Analysts can use predictive analytics, such as Haystax Technology’s Carbon software, to counter inside threats by continuously monitoring and evaluating employees.

Since the 2009 fatal shootings of 13 people at Fort Hood by a U.S. Army major and psychiatrist and the leaks of some 750,000 classified and sensitive military documents to WikiLeaks by another soldier, the U.S. Defense Department has sought technology to give analysts an advantage in finding insider threats.

The need spread, and now federal agencies employ advanced analytics and cybersecurity solutions to protect against an ever-morphing landscape of breaches, from those outside firewalls to rogue or careless employees. One of those solutions is a product called Carbon.

December 16, 2015
By Eddie Garcia

Stopping insider threats has become a unifying cybersecurity mission, particularly in the defense and intelligence communities. And for good reason. While in the recent past, mention of the words insider threat conjured up the likeness of Edward Snowden, the reality is much scarier. More often than not, insider threats result from innocent people making simple mistakes rather than the common misconception of malicious employees or whistleblowers.

November 13, 2015
By David E. Meadows

The adage is true: What’s old is new again, and while we think the technology of today might cure the ills of yesterday, some problems persist. It might be time to explore how methods that helped isolate insider threats from history can succeed in protecting modern infrastructure.

April 15, 2015
By Ed Bender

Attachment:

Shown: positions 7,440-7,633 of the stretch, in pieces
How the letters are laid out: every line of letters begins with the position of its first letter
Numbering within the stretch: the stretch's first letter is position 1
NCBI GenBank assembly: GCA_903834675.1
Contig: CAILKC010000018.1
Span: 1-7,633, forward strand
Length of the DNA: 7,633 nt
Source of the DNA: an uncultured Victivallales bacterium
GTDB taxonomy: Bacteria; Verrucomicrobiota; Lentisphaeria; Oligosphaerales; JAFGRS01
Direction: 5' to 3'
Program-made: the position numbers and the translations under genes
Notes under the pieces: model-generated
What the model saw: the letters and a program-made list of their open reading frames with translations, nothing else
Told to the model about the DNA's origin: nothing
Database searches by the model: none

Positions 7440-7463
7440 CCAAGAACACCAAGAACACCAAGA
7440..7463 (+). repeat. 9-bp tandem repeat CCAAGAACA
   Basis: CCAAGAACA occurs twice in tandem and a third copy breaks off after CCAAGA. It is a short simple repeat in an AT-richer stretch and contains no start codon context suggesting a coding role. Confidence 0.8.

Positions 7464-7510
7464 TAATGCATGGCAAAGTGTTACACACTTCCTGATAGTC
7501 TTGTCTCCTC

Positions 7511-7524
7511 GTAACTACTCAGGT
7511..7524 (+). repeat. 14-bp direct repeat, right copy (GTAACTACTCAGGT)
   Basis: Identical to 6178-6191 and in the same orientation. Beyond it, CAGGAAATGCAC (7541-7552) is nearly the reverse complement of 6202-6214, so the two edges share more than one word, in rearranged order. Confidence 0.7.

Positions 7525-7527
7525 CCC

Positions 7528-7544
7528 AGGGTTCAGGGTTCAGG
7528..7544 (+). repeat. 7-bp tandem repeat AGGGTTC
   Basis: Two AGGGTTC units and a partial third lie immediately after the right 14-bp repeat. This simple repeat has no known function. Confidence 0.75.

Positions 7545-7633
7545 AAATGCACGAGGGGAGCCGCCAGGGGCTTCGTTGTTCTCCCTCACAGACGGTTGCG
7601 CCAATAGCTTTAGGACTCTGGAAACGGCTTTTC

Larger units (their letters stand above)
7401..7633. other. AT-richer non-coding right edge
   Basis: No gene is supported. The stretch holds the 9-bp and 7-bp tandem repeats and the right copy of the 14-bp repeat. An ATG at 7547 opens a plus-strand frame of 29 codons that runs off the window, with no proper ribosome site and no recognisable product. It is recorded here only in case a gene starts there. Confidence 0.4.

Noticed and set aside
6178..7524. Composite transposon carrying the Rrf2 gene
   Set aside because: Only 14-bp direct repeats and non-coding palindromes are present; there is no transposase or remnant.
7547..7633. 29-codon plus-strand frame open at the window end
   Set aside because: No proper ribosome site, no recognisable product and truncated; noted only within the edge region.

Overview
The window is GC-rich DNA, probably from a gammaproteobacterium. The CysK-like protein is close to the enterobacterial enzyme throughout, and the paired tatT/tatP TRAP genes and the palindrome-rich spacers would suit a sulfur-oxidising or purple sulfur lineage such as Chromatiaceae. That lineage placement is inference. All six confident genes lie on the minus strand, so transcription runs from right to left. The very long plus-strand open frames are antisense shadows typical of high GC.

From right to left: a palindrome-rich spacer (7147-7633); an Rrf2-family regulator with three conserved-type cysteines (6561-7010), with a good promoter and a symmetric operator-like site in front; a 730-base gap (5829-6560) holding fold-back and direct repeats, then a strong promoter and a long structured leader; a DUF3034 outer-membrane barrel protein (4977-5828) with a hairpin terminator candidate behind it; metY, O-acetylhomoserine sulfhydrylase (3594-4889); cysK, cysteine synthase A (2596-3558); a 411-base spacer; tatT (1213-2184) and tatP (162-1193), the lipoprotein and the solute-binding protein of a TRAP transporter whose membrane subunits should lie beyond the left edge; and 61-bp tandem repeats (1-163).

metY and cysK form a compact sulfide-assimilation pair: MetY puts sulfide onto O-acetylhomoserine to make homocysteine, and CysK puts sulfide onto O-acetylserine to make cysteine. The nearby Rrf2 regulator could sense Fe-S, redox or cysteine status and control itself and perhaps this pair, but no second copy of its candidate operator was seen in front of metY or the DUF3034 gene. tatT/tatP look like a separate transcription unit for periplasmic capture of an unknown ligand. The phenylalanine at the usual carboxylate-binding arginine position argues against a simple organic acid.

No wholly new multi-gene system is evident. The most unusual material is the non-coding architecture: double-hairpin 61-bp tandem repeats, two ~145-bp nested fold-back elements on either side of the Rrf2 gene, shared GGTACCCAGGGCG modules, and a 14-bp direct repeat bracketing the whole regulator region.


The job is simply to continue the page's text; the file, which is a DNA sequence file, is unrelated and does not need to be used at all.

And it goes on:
Government information technology administrators long have been trained to keep an eye out for the threats that come from outside their firewalls. But what if the greatest threats actually come from within?

March 4, 2015
By Glenn Kesselman

Cyber attacks originate from the outside or the inside. Is there "low hanging fruit" that you can harvest to reduce an insider attack?

You can reduce the probability of an attack from a disgruntled employee by becoming more mindful of your command climate or employee attitudes and by making a commitment to spend more time with your employees/members of your command. Take an employee to lunch and learn about his or her world. Schedule a breakfast with a subordinate and listen to his or her concerns.

January 28, 2015
By Ed Bender
In this file photo, Marines develop their private cloud, focusing on ensuring the right access for the right people.

With 2014 in the rearview mirror, federal agencies now are looking ahead to what the next year will bring. For information technology (IT) professionals working in the U.S. Defense Department and intelligence community, 2015 will be the year of the cloud, application stacks, security challenges and centralization. How will each of these trends develop and impact government information technology infrastructures? Here is a look at a few changes in IT that will affect federal IT pros in 2015.

June 22, 2011
By George Seffers

Science Applications International Corporation, McLean, Virginia, was recently awarded an approximate $9 million contract for research in the detection of insider threats based on sensor data from routine activities of members of a group, and possibly social networks. The U.S. Army Contracting Command, Durham, North Carolina, is the contracting activity.